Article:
CharterFolk Contributor Mike McGregor – NVFF and the Spirit of Partnership: A Charter School Facilities Solution

Good day, CharterFolk.

Today we are pleased to present a Contributor Column from Mike McGregor, Chief Operating Officer at the Equitable Facilities Fund.

We provide a bio for Mike below.

Mike is a high school educator who caught the charter facilities bug somewhere along the way. He is the chief operating officer and a founding team member with the Equitable Facilities Fund (EFF), a national nonprofit with a mission to help high-performing public charter schools spend more on their students and less on their buildings. Since 2018, EFF has committed over $1.2 billion of affordable facility financing to schools serving 80,000 students across 21 states.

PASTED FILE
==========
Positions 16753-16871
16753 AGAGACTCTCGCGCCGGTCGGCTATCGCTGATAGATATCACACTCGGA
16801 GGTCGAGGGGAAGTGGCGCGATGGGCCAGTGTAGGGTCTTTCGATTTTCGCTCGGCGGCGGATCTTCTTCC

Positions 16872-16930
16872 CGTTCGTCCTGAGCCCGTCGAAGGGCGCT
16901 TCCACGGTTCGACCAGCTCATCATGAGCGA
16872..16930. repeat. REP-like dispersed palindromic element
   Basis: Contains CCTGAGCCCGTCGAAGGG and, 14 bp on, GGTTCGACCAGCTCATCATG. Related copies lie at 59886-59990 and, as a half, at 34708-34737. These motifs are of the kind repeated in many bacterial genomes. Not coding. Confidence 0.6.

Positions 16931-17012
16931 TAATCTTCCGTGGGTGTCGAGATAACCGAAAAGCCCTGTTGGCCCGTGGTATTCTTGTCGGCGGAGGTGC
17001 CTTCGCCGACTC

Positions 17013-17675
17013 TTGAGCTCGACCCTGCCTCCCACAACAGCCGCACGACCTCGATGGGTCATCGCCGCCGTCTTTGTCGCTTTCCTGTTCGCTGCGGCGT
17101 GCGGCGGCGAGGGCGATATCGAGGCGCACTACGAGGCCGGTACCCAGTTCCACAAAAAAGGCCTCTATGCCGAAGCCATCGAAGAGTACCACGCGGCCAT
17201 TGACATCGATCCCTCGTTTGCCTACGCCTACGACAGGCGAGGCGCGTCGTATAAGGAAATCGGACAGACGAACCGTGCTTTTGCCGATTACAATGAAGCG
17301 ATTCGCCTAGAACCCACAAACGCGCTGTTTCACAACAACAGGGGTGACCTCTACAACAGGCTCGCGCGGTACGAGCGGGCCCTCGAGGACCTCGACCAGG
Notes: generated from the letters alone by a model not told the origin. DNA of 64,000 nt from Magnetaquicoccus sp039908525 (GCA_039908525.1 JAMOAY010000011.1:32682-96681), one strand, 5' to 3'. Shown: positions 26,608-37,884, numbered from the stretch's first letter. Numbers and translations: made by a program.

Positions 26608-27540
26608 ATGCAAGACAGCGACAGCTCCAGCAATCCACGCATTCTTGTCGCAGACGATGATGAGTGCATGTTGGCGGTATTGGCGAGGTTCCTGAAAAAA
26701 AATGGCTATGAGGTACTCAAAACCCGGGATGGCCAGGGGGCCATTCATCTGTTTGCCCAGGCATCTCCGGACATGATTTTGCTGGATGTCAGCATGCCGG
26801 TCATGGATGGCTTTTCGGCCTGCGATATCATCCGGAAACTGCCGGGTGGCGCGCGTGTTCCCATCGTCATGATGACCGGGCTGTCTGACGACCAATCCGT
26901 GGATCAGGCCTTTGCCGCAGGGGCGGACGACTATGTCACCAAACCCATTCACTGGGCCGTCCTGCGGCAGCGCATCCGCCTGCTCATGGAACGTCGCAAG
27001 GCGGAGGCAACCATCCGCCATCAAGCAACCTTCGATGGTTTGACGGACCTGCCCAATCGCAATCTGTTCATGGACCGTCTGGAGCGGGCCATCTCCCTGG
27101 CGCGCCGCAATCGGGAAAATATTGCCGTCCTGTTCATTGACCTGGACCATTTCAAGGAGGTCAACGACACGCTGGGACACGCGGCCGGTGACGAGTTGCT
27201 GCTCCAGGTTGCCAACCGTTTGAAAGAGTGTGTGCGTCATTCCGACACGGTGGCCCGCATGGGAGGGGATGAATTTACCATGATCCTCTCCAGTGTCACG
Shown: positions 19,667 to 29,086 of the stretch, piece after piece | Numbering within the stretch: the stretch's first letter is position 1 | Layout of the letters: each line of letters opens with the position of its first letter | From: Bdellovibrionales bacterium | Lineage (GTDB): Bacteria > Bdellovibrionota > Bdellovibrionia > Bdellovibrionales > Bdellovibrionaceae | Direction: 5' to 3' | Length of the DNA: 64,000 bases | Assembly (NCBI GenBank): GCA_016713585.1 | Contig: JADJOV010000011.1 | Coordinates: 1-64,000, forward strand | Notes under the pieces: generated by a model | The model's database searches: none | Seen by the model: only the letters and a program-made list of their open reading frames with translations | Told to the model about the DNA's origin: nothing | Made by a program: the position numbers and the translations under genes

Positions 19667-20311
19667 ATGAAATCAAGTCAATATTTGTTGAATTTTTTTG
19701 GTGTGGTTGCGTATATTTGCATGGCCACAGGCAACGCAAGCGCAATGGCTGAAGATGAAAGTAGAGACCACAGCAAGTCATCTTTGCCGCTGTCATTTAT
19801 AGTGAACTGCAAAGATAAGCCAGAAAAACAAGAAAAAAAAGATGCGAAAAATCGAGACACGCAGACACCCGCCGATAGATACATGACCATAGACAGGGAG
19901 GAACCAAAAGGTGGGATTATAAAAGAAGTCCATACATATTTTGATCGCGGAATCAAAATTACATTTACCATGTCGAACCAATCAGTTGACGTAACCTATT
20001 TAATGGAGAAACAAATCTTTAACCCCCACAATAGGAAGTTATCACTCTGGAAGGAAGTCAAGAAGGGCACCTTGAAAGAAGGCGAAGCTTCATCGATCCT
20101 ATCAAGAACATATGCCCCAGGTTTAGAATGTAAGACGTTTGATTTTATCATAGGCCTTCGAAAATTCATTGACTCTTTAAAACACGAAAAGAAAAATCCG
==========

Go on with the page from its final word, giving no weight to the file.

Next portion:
Mike previously served as the chief operating officer with the Great Oaks Foundation, where he led the CMO’s business operations as well as facilities procurement and fundraising efforts to support the Great Oaks network’s expansion in Connecticut, Delaware, Newark, and New York City. Earlier in his career, he served as a humanities teacher and leadership team member at Match High School in Boston.

Mike earned a BA in American History from the University of Pennsylvania and an MBA with a concentration in finance and real estate from Columbia University. He serves as board treasurer with Kindle Education Public Charter School in Jersey City, and he co-founded the Education Finance Analyst Program, a collaborative effort between charter school support organizations to recruit and train early-career professionals to succeed in mission-driven finance roles.